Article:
Held: A parent has a right of custody under the Convention by reason of that parent’s ne exeat right. Pp. 4–17.
(a) The Convention applies because A. J. A. is under 16; he was a habitual resident of Chile; and both Chile and the United States are contracting states. The ICARA instructs the state or federal court in which a petition alleging international child abduction has been filed to “decide the case in accordance with the Convention.” §§11603(b), (d). P. 5.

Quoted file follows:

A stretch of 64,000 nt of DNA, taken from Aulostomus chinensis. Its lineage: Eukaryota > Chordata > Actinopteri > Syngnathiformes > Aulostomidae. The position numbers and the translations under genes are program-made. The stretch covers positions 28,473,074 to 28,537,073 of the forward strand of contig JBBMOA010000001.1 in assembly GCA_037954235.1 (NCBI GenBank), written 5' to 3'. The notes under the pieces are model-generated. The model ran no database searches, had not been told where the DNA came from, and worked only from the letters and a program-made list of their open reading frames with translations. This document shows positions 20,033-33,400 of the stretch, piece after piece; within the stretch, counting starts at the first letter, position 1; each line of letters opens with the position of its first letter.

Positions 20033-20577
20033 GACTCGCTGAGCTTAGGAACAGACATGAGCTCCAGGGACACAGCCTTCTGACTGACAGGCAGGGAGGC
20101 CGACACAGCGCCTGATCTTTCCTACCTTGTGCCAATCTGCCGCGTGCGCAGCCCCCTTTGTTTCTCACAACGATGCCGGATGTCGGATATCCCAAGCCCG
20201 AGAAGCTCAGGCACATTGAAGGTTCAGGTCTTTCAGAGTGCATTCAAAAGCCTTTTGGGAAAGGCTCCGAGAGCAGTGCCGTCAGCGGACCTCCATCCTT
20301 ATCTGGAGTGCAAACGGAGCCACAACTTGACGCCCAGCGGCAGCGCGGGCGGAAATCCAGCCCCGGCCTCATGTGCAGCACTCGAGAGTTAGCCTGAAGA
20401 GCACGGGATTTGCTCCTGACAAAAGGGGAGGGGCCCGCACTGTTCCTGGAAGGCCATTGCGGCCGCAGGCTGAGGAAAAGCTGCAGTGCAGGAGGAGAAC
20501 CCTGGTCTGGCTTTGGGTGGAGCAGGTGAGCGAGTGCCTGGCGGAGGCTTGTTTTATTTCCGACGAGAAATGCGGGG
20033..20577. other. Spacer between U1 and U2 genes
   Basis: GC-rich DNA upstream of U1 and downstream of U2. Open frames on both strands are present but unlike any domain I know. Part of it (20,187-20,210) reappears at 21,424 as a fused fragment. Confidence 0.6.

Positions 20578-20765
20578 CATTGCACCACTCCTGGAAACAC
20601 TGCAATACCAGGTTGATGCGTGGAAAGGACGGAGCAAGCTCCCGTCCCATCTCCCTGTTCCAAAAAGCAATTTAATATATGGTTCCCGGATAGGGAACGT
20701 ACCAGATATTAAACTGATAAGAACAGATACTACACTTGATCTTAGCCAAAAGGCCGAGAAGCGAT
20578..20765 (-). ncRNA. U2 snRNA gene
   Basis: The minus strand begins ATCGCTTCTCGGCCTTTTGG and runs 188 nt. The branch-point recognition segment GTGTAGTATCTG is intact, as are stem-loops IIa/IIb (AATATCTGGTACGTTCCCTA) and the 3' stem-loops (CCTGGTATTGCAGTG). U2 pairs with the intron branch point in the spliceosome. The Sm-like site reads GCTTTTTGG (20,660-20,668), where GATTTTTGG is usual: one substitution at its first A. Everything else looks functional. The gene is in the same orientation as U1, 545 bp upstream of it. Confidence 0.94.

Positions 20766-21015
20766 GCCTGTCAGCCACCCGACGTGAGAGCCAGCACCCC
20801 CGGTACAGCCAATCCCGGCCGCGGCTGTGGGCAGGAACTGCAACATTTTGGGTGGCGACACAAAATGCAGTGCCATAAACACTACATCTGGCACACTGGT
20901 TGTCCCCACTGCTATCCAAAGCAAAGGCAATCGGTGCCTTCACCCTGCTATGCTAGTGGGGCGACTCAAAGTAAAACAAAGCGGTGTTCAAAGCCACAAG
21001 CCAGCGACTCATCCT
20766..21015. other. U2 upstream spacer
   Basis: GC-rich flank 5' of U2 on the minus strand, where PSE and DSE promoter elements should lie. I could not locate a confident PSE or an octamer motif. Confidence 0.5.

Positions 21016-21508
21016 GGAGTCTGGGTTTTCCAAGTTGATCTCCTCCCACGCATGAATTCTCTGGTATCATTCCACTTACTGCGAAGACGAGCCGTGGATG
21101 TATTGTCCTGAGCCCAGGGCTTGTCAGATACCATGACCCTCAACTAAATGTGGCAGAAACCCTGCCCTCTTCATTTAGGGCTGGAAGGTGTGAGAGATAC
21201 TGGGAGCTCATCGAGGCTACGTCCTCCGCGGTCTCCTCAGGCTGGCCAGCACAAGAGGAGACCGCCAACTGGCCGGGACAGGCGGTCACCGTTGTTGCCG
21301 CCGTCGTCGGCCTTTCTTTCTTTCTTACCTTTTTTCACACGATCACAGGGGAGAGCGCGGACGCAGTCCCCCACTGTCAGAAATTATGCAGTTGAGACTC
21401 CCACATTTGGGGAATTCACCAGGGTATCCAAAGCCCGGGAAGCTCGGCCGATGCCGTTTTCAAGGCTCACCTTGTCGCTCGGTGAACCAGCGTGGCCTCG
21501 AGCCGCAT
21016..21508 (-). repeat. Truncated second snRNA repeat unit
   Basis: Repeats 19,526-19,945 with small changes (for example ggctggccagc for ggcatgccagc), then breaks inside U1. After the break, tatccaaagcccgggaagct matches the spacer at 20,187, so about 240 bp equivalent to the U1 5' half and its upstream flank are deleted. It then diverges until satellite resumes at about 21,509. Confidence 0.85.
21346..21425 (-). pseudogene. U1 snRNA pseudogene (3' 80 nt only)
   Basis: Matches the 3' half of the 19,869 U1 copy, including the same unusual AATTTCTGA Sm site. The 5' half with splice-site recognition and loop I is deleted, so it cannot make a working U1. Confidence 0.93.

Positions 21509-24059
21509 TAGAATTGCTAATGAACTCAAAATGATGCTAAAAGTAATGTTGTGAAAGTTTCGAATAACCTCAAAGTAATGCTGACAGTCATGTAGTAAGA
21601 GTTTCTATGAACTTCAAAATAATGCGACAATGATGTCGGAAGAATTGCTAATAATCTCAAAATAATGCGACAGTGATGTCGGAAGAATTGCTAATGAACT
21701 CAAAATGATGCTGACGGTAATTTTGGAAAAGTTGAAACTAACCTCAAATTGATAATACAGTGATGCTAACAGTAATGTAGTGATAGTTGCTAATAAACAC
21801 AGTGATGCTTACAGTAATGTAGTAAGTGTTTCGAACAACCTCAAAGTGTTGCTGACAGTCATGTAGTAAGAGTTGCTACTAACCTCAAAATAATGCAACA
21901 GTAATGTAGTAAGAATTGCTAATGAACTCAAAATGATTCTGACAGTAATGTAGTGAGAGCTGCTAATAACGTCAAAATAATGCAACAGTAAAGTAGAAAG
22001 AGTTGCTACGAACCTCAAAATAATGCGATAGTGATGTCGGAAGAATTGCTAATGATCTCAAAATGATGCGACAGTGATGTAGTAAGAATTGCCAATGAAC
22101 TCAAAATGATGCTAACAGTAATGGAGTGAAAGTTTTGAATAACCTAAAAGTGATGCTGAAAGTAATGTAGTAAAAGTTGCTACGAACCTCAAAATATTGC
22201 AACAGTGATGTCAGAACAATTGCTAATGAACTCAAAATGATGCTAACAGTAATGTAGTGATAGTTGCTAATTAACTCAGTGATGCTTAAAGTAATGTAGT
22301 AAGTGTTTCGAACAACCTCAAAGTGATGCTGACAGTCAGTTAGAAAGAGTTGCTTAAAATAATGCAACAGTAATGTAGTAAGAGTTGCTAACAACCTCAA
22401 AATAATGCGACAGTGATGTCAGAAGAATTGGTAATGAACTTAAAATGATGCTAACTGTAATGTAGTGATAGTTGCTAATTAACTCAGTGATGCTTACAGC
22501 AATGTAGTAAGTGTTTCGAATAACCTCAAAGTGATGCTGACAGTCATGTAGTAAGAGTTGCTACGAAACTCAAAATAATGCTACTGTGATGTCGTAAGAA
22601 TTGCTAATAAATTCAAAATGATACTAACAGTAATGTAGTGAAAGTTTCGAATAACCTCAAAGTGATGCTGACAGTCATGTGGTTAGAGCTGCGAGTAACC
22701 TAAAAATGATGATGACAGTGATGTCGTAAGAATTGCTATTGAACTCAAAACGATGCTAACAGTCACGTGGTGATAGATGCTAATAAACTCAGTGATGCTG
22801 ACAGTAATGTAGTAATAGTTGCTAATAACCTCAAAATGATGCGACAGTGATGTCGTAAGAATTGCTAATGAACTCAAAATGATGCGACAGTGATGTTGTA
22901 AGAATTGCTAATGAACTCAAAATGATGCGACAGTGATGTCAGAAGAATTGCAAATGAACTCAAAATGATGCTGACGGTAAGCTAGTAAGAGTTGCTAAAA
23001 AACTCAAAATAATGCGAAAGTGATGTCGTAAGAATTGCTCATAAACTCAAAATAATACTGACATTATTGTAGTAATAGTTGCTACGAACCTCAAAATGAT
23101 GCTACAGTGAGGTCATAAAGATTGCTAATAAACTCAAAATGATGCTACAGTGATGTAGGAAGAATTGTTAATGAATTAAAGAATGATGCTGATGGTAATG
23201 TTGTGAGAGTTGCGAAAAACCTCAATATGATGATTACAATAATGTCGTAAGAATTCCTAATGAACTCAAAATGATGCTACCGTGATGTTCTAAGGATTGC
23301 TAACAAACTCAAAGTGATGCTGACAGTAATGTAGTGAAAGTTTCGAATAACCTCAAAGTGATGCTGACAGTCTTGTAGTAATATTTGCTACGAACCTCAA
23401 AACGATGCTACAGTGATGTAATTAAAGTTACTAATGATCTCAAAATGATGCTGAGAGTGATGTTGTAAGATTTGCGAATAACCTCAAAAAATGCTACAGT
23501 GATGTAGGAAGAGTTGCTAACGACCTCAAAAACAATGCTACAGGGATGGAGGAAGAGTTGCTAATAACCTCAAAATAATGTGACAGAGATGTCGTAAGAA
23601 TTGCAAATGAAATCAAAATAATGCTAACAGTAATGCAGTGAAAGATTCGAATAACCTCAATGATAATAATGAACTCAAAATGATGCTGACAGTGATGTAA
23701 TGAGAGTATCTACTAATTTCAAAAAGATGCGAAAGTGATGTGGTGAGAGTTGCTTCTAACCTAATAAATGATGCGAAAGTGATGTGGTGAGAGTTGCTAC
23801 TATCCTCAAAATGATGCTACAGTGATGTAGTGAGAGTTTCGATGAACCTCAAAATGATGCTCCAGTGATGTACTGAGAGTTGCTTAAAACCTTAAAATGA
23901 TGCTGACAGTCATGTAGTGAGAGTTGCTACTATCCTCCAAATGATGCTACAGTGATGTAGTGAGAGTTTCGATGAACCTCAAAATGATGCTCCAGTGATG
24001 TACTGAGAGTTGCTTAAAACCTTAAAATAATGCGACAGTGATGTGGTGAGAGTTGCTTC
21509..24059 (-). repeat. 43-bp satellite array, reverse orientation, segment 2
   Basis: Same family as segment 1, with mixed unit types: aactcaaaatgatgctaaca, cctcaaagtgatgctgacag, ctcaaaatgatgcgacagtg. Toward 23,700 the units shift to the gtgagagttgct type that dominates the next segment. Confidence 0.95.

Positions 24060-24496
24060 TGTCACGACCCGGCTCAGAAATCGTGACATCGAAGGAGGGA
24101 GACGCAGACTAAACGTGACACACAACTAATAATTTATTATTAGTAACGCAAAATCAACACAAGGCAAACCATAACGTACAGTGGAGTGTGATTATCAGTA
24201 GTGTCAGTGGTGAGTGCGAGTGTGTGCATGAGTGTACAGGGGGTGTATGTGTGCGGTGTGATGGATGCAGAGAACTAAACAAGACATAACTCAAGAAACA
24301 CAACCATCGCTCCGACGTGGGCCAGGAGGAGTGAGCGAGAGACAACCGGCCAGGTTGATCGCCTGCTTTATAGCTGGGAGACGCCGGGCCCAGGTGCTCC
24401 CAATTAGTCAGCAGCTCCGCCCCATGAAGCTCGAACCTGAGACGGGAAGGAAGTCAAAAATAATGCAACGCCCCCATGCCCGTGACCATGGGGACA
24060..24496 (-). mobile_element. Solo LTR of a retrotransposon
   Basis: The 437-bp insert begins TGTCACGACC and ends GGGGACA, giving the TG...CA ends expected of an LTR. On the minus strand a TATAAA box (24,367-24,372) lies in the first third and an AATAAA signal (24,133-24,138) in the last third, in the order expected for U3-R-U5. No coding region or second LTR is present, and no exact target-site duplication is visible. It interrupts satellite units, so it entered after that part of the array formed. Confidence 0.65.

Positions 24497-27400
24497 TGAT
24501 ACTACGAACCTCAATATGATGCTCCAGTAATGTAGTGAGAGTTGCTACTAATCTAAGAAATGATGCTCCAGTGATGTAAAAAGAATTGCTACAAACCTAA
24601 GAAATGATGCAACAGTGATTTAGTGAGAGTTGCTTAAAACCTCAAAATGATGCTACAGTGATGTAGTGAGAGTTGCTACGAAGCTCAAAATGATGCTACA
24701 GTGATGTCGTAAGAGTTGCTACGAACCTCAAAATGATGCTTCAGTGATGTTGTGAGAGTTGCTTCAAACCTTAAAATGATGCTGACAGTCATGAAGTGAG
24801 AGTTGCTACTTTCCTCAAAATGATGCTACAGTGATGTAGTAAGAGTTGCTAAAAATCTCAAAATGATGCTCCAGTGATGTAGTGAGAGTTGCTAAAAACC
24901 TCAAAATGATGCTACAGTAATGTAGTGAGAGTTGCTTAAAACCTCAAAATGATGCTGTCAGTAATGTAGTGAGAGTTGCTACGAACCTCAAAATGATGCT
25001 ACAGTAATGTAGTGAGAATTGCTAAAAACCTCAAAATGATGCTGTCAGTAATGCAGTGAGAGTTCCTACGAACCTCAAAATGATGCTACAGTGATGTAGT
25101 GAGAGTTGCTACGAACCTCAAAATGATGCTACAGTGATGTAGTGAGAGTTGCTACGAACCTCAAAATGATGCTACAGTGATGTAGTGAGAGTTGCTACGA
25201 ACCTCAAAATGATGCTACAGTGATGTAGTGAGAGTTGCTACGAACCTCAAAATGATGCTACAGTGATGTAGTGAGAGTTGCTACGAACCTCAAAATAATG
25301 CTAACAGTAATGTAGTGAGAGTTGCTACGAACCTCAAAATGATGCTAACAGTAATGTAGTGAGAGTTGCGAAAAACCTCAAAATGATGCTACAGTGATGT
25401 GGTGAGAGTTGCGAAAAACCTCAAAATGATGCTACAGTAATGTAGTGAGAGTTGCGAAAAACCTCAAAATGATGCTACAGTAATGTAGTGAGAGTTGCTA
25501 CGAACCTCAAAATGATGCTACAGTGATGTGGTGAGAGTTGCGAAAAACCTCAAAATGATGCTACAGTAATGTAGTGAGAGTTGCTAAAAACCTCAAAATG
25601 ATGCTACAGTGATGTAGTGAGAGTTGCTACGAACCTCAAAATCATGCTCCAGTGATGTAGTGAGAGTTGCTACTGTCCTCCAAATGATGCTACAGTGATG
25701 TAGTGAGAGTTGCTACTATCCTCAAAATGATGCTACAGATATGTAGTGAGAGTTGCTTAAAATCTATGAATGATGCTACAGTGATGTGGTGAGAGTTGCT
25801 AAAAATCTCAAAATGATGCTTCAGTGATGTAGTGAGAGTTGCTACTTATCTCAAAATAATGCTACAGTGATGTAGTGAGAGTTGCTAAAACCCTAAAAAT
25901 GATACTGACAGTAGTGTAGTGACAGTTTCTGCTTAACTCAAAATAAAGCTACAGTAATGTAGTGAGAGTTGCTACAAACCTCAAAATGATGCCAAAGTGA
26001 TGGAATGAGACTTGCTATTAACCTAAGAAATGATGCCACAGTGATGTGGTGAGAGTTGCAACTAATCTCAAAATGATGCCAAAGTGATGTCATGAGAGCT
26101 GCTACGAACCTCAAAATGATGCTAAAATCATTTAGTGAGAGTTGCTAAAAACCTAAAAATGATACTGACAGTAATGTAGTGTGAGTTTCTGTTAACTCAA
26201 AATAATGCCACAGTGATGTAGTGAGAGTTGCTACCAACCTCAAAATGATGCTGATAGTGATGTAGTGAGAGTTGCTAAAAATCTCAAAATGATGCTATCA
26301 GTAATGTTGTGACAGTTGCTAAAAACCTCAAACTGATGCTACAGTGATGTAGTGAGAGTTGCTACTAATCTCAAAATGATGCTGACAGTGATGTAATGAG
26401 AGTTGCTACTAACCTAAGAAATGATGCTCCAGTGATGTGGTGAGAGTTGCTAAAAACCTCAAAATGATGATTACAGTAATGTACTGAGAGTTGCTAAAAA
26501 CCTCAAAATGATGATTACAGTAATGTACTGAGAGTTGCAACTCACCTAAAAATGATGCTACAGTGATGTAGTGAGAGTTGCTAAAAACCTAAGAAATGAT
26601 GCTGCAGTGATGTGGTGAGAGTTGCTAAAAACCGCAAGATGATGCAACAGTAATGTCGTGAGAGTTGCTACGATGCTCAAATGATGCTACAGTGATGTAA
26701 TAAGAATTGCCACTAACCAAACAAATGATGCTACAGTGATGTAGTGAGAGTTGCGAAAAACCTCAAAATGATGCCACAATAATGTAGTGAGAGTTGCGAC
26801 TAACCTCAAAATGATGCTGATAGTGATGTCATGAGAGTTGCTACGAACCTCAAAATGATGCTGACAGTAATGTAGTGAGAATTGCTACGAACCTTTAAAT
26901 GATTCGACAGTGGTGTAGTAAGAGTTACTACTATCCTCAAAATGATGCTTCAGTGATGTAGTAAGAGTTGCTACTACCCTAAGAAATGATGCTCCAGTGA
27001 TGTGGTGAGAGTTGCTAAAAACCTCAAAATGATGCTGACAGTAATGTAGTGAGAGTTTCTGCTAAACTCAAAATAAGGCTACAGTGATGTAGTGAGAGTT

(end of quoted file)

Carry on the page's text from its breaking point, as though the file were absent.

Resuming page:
(b) That A. J. A. was wrongfully removed from Chile in violation of a “righ[t] of custody” is shown by the Convention’s text, by the U. S. State Department’s views, by contracting states’ court decisions, and by the Convention’s purposes. Pp. 5–18.